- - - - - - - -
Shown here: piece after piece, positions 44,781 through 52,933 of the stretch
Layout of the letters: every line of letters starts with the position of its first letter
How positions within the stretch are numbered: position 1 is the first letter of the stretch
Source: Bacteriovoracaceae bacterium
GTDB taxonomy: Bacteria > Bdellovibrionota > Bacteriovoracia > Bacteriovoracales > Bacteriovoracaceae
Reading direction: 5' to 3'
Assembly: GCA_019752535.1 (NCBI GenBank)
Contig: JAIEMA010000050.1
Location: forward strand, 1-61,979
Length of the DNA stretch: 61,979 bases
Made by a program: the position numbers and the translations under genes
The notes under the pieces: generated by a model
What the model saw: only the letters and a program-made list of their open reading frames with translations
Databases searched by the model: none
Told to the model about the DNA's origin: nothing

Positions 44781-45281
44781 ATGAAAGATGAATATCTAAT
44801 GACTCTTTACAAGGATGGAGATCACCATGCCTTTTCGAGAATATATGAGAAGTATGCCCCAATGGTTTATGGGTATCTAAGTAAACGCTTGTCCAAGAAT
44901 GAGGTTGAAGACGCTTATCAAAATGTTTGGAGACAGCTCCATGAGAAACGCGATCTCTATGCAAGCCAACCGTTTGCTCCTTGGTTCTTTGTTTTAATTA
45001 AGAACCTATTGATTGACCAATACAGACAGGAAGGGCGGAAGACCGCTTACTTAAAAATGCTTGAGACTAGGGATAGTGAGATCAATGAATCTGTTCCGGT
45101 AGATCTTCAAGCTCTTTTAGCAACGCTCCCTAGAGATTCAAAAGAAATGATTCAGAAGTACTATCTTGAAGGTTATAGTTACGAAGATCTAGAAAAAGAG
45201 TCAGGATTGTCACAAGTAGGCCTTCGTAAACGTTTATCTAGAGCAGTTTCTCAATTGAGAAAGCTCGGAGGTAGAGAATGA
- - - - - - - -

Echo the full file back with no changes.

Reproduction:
Shown here: piece after piece, positions 44,781 through 52,933 of the stretch
Layout of the letters: every line of letters starts with the position of its first letter
How positions within the stretch are numbered: position 1 is the first letter of the stretch
Source: Bacteriovoracaceae bacterium
GTDB taxonomy: Bacteria > Bdellovibrionota > Bacteriovoracia > Bacteriovoracales > Bacteriovoracaceae
Reading direction: 5' to 3'
Assembly: GCA_019752535.1 (NCBI GenBank)
Contig: JAIEMA010000050.1
Location: forward strand, 1-61,979
Length of the DNA stretch: 61,979 bases
Made by a program: the position numbers and the translations under genes
The notes under the pieces: generated by a model
What the model saw: only the letters and a program-made list of their open reading frames with translations
Databases searched by the model: none
Told to the model about the DNA's origin: nothing

Positions 44781-45281
44781 ATGAAAGATGAATATCTAAT
44801 GACTCTTTACAAGGATGGAGATCACCATGCCTTTTCGAGAATATATGAGAAGTATGCCCCAATGGTTTATGGGTATCTAAGTAAACGCTTGTCCAAGAAT
44901 GAGGTTGAAGACGCTTATCAAAATGTTTGGAGACAGCTCCATGAGAAACGCGATCTCTATGCAAGCCAACCGTTTGCTCCTTGGTTCTTTGTTTTAATTA
45001 AGAACCTATTGATTGACCAATACAGACAGGAAGGGCGGAAGACCGCTTACTTAAAAATGCTTGAGACTAGGGATAGTGAGATCAATGAATCTGTTCCGGT
45101 AGATCTTCAAGCTCTTTTAGCAACGCTCCCTAGAGATTCAAAAGAAATGATTCAGAAGTACTATCTTGAAGGTTATAGTTACGAAGATCTAGAAAAAGAG
45201 TCAGGATTGTCACAAGTAGGCCTTCGTAAACGTTTATCTAGAGCAGTTTCTCAATTGAGAAAGCTCGGAGGTAGAGAATGA